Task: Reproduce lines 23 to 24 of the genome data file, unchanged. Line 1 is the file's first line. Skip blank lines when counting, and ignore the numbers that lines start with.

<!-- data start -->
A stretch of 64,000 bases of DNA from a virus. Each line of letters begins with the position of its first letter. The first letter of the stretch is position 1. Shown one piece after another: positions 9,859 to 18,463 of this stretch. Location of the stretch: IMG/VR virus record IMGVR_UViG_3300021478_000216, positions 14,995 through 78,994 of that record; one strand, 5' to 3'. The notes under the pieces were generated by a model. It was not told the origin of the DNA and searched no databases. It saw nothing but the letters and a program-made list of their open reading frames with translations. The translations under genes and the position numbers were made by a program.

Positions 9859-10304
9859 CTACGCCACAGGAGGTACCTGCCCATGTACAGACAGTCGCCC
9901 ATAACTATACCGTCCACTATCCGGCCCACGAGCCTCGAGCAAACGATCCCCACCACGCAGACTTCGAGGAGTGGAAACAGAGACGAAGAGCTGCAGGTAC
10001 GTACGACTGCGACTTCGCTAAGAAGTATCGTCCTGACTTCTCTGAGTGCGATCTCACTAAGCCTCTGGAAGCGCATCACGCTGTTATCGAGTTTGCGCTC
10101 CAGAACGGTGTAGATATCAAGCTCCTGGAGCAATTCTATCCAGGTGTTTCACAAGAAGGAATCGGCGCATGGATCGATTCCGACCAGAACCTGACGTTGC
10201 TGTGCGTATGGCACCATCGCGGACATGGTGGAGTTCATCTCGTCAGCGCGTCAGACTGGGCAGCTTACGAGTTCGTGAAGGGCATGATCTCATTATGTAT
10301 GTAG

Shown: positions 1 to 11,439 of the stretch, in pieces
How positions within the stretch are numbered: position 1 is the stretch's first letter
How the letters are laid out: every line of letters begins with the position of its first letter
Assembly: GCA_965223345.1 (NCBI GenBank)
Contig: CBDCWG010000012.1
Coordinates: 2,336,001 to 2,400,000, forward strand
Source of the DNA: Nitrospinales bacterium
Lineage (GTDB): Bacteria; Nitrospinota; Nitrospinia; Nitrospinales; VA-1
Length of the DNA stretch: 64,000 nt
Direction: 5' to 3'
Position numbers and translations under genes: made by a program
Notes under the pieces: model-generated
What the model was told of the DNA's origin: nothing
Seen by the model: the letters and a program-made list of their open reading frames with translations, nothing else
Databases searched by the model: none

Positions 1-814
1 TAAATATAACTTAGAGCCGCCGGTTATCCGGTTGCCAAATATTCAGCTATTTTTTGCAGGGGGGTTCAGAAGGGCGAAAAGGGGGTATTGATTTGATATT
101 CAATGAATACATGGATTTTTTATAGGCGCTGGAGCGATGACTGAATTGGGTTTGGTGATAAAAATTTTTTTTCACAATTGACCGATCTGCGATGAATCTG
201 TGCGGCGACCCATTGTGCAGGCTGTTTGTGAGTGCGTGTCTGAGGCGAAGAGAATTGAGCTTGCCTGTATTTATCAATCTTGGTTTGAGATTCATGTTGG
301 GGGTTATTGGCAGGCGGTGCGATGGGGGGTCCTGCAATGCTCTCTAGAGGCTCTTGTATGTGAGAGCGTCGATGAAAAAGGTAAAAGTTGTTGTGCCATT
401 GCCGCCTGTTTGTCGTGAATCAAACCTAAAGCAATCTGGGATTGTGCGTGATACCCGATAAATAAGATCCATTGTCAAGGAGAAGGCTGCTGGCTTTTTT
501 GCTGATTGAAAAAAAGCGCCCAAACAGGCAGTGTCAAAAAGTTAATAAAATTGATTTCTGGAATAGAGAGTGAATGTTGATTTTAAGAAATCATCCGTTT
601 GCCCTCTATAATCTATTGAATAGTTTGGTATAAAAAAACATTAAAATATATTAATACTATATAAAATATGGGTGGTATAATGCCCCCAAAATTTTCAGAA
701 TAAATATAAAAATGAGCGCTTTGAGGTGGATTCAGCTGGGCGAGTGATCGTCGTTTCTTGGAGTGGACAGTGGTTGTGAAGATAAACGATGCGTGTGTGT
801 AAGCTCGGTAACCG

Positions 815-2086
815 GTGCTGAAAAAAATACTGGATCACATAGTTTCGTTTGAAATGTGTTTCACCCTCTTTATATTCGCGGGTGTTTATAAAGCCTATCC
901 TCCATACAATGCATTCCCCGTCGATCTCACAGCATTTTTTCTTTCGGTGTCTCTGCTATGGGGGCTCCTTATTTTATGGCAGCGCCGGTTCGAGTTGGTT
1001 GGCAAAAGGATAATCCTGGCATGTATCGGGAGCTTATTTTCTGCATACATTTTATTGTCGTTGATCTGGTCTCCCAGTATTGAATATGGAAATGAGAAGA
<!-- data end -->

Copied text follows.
Databases searched by the model: none

Positions 1-814